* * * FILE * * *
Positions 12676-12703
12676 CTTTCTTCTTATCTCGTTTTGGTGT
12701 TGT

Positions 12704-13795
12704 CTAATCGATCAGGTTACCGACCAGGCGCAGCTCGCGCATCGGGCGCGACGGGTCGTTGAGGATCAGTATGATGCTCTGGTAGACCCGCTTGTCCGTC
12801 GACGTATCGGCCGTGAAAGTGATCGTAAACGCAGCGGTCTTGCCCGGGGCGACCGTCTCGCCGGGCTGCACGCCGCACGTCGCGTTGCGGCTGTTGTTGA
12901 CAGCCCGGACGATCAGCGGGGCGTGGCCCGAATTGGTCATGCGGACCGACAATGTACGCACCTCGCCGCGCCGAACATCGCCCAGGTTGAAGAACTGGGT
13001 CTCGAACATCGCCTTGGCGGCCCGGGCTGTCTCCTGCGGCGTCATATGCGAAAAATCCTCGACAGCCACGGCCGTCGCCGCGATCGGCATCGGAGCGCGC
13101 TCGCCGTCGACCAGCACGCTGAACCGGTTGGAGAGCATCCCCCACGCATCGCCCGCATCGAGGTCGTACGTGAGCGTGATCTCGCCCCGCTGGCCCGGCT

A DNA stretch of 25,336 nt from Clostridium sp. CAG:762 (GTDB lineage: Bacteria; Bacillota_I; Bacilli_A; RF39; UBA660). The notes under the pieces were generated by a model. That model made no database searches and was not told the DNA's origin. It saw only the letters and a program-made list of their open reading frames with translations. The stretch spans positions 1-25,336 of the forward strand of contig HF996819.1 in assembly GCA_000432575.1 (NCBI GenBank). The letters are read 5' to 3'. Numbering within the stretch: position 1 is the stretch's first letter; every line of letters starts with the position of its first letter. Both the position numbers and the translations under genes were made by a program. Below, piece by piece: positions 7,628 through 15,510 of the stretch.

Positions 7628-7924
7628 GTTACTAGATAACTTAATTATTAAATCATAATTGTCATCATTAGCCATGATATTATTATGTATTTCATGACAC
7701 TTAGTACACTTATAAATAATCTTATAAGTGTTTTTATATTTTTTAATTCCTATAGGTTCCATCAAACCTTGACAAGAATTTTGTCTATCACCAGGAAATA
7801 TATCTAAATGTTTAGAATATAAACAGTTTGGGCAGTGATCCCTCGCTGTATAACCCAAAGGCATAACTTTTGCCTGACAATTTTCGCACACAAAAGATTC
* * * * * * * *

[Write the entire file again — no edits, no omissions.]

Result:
Positions 12676-12703
12676 CTTTCTTCTTATCTCGTTTTGGTGT
12701 TGT

Positions 12704-13795
12704 CTAATCGATCAGGTTACCGACCAGGCGCAGCTCGCGCATCGGGCGCGACGGGTCGTTGAGGATCAGTATGATGCTCTGGTAGACCCGCTTGTCCGTC
12801 GACGTATCGGCCGTGAAAGTGATCGTAAACGCAGCGGTCTTGCCCGGGGCGACCGTCTCGCCGGGCTGCACGCCGCACGTCGCGTTGCGGCTGTTGTTGA
12901 CAGCCCGGACGATCAGCGGGGCGTGGCCCGAATTGGTCATGCGGACCGACAATGTACGCACCTCGCCGCGCCGAACATCGCCCAGGTTGAAGAACTGGGT
13001 CTCGAACATCGCCTTGGCGGCCCGGGCTGTCTCCTGCGGCGTCATATGCGAAAAATCCTCGACAGCCACGGCCGTCGCCGCGATCGGCATCGGAGCGCGC
13101 TCGCCGTCGACCAGCACGCTGAACCGGTTGGAGAGCATCCCCCACGCATCGCCCGCATCGAGGTCGTACGTGAGCGTGATCTCGCCCCGCTGGCCCGGCT

A DNA stretch of 25,336 nt from Clostridium sp. CAG:762 (GTDB lineage: Bacteria; Bacillota_I; Bacilli_A; RF39; UBA660). The notes under the pieces were generated by a model. That model made no database searches and was not told the DNA's origin. It saw only the letters and a program-made list of their open reading frames with translations. The stretch spans positions 1-25,336 of the forward strand of contig HF996819.1 in assembly GCA_000432575.1 (NCBI GenBank). The letters are read 5' to 3'. Numbering within the stretch: position 1 is the stretch's first letter; every line of letters starts with the position of its first letter. Both the position numbers and the translations under genes were made by a program. Below, piece by piece: positions 7,628 through 15,510 of the stretch.

Positions 7628-7924
7628 GTTACTAGATAACTTAATTATTAAATCATAATTGTCATCATTAGCCATGATATTATTATGTATTTCATGACAC
7701 TTAGTACACTTATAAATAATCTTATAAGTGTTTTTATATTTTTTAATTCCTATAGGTTCCATCAAACCTTGACAAGAATTTTGTCTATCACCAGGAAATA
7801 TATCTAAATGTTTAGAATATAAACAGTTTGGGCAGTGATCCCTCGCTGTATAACCCAAAGGCATAACTTTTGCCTGACAATTTTCGCACACAAAAGATTC